This factory was one of the largest industrial investments of the 1950s in Hungary, it provided electricity for 50 years. Construction involved almost 4,500 workers, and about 2,000 workers who were employed in the manufacturing process after construction was finished. Of the total
production 80% was reserved for Soviet use and the remaining 20% was placed at the disposal of the Hungarian industry.
The Hungarian economy prior to World War II was primarily oriented toward agriculture and small-scale manufacturing. From the late 1940s, the Communist government started to nationalize the industry. At first, only factories with more than 100 workers were nationalized; later, this limit was reduced to only 10. From the early 1950s, more and more new factories were built. This rapid and forced industrialization followed the standard Stalinist pattern in an effort to encourage a more self-sufficient economy. In 1968, Stalinist self-sufficiency was replaced by the “New Economic Mechanism”, which reopened Hungary to foreign trade.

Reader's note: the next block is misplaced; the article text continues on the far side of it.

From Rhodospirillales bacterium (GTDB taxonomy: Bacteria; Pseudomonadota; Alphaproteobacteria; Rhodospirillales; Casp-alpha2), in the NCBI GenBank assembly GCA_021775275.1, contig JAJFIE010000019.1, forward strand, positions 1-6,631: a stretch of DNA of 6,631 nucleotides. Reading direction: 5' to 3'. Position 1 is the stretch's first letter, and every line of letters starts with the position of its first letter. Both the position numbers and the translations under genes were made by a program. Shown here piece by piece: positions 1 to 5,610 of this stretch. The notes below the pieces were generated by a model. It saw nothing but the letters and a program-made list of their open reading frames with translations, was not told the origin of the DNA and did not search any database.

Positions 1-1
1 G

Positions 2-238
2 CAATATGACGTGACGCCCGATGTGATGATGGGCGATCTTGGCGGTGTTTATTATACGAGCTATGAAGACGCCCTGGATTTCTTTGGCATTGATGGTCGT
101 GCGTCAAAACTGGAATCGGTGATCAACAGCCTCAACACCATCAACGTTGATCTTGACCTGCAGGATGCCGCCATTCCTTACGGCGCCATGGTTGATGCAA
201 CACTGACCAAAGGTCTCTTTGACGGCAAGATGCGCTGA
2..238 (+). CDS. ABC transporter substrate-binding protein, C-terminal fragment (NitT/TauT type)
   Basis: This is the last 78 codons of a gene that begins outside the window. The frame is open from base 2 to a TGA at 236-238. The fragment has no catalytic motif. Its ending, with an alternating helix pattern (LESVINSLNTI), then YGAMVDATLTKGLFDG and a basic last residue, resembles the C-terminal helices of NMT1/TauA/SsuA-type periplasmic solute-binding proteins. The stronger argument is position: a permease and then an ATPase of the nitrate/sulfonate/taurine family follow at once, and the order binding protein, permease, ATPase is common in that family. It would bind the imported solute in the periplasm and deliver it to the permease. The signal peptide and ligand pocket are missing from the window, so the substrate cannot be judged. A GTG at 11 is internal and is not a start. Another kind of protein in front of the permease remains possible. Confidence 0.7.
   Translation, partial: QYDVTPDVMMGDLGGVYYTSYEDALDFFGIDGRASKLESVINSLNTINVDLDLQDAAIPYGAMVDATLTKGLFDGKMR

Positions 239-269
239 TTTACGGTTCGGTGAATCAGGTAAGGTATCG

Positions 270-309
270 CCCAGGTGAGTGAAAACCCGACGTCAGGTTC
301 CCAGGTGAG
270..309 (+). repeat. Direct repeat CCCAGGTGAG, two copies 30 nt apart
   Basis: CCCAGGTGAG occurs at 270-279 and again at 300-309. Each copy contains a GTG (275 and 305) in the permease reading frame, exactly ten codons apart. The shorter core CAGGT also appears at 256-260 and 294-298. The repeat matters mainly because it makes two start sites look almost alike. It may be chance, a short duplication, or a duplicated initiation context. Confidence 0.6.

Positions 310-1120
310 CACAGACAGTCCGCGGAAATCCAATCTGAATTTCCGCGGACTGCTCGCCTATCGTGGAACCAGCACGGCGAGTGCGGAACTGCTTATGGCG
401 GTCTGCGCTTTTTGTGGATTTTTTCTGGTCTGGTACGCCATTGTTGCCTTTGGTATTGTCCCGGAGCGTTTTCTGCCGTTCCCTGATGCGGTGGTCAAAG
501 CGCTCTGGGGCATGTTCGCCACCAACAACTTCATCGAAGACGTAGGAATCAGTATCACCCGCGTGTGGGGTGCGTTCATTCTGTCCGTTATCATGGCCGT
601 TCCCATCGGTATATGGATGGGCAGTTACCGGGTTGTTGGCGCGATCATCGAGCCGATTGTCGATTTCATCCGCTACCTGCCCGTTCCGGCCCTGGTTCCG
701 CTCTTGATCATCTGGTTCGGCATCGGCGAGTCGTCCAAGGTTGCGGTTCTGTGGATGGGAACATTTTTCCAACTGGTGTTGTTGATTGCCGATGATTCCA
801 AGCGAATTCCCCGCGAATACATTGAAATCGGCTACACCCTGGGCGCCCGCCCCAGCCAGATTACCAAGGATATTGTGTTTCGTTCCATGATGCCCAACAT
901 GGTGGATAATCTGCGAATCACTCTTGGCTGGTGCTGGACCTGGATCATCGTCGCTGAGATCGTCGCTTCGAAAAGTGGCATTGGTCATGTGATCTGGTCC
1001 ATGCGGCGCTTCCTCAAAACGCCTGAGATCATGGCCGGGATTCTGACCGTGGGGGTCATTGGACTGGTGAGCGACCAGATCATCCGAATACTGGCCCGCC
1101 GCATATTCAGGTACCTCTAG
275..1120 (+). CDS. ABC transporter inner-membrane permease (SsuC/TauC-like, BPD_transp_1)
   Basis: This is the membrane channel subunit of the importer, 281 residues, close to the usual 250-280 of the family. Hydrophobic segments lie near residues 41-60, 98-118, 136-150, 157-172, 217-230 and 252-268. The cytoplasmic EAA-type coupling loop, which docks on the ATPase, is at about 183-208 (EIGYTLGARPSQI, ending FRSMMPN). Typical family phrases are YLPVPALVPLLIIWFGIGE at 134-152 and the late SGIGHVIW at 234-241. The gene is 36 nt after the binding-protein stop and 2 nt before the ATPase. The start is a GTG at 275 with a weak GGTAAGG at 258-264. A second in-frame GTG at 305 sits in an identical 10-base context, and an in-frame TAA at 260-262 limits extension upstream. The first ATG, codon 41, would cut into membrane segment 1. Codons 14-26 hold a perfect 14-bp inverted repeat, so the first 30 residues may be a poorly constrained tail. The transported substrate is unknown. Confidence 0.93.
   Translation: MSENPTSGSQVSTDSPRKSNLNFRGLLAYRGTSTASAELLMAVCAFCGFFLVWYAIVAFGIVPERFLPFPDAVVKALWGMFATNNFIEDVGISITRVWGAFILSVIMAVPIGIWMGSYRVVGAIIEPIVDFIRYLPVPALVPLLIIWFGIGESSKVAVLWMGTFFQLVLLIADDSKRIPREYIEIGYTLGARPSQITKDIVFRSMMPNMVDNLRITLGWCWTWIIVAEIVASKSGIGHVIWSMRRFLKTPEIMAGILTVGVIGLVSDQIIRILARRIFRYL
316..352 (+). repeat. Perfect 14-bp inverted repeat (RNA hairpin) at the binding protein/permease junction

Although Hungary enjoyed one of the most liberal and economically advanced economies of the former Eastern Bloc, both agriculture and industry began to suffer from a lack of investment in the 1970s.
The factory has been under demolition for the better part of the last decade and the process is still under way.